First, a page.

6 D-Day Facts You Might Not Know | Stephen Ambrose Historical Tours

6 D-Day Facts You Might Not Know

D-Day Higgins boat and Allied troops landingWith the 75th anniversary of D-Day rapidly approaching, we wanted to share six facts about D-Day you might not know.

1. The Allied forces for Operation Overlord comprised 23 infantry divisions (13 U.S., eight British, two Canadian); 12 armored (five U.S., four British, one each Canadian, French, and Polish); and four airborne (two each U.S. and British)—for a total of 20 American divisions, 14 British, three Canadian, and one each French and Polish.  (from History on the Net)

2. To keep German reinforcements from interfering with Operation Neptune, the Allied landings on the Normandy beaches, the Allies conducted an air offensive that resulted in the death of over 60,000 French civilians and an immense amount of damage to towns, churches, buildings, and works of art. (from Stephen Bourque’s book, Beyond The Beach: The Allied War Against France)

3. In the beach landings, the Free French land forces deployed on Sword Beach were 177 commandos (1er Bataillon de Fusiliers Marins) led by Commandant Philippe Kieffer. They joined with British Commandos in the attack on the German defenders at Ouistreham. Many of the Frenchmen had evacuated from Dunkirk four years earlier or had escaped from Vichy France.

4. The most difficult landing of D-Day was at Omaha Beach, where navigation issues led to many men drowning before they even reached land. Omaha Beach also had the largest number of German troops. It is the Omaha Beach battle that is re-enacted in the opening of Private Ryan.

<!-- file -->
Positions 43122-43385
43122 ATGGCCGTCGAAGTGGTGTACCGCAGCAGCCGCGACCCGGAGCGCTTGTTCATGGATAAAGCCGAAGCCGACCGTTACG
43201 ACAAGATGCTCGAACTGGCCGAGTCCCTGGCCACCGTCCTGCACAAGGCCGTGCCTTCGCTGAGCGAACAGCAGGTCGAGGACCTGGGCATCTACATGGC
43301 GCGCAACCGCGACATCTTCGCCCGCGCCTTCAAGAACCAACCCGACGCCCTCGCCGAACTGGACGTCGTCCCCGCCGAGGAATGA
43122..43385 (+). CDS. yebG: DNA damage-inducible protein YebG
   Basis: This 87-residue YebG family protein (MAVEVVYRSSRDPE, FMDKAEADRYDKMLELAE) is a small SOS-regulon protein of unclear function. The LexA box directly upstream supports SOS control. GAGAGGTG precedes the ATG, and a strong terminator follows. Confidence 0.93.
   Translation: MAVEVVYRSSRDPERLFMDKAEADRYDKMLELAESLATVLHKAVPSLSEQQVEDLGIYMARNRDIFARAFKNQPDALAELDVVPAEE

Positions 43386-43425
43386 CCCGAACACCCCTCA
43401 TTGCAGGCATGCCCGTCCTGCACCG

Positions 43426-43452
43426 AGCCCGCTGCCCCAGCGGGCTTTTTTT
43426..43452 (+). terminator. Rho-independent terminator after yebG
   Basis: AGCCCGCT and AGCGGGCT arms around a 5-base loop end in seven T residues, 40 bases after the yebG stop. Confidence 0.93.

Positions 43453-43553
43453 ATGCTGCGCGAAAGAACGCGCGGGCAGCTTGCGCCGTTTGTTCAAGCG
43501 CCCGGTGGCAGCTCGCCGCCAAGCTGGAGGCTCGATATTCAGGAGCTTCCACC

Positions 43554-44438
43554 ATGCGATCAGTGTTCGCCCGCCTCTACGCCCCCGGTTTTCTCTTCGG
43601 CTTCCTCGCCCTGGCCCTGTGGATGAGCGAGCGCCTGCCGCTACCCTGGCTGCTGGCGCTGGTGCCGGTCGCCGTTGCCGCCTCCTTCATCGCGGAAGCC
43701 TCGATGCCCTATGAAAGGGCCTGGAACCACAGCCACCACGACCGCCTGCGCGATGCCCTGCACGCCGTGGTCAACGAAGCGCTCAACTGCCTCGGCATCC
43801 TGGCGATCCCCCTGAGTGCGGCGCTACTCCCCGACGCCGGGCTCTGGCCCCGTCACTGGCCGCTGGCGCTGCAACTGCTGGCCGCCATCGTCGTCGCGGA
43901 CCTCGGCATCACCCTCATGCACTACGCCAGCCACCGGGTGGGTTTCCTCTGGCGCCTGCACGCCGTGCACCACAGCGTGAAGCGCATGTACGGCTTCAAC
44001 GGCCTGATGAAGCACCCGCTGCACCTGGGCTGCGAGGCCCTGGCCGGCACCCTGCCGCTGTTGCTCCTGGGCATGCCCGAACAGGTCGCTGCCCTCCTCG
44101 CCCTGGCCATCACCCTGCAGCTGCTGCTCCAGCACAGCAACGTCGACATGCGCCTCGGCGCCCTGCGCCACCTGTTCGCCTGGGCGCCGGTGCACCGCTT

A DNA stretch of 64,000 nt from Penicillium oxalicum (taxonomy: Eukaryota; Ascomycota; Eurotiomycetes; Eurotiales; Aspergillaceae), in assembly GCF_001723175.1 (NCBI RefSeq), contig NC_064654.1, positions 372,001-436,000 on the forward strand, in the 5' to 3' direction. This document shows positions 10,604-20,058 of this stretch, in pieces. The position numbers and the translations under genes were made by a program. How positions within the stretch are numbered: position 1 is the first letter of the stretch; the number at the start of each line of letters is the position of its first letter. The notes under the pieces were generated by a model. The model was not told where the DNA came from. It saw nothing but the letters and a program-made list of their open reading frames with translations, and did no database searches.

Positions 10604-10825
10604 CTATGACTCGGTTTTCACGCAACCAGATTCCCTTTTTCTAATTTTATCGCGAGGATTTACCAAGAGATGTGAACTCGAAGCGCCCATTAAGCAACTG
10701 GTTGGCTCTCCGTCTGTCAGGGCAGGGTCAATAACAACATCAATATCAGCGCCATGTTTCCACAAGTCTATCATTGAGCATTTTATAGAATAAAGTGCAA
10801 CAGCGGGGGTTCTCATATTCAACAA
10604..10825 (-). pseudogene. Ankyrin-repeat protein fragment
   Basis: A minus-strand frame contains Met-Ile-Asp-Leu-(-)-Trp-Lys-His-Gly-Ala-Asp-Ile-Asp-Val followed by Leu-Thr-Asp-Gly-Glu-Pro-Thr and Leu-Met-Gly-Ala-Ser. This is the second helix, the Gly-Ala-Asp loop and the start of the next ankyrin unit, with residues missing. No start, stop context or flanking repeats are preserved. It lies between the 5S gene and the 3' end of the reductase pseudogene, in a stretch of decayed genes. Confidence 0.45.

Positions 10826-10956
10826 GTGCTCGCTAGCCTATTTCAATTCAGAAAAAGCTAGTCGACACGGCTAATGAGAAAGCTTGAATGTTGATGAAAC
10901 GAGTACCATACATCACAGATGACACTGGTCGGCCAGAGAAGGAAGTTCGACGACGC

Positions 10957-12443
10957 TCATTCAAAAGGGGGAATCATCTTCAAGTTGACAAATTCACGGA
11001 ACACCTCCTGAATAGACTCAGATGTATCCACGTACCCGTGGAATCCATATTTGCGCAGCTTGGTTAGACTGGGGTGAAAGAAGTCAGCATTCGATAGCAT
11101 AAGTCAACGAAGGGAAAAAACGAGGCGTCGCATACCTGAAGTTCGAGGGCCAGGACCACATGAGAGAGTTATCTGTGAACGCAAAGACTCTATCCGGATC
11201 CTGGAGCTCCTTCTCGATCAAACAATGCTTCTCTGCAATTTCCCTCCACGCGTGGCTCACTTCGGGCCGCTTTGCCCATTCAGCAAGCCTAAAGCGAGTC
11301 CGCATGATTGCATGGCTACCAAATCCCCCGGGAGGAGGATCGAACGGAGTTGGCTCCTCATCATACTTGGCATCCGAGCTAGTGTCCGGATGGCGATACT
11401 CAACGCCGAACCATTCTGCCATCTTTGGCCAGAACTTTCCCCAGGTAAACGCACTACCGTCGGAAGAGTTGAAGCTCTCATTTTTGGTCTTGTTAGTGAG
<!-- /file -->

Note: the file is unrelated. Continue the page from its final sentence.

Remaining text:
5. The first British casualty on D-Day was Lt “Den” Brotheridge, leading a 28 men of his platoon from the Oxfordshire and Buckinghamshire Light Infrantry Regiment at 12:16 am. He received a shot in the neck while in the act of throwing a grenade at a German machine gun position. They had just crash landed in a glider and were tasked with taking the crucial target of Pegasus Bridge. They would achieve their objective. 

6. The Higgins boat was the major troop transport in the beach landings. It was a 36-foot diesel propelled “cigar box” that could carry 36 men or a jeep and 12 men. Andrew Higgins’ factories in New Orleans employed as many as 30,000 workers and produced 20,000 LCVPs (Landing Craft Vehicle and Personnel) by the end of the war.

Travel on the D-Day to the Rhine Tour!

“This D-Day tour is a dream trip for any WWII history buff who wants to stand on the beaches at Normandy, experience the powerful emotions brought forth by the military cemeteries in France and Luxembourg, stand in a foxhole in the Ardennes, and tour General McAuliffe’s office in Bastogne.” – H. Roger Barksdale, New Palestine, IN

Learn more about the D-Day to the Rhine Tour>>

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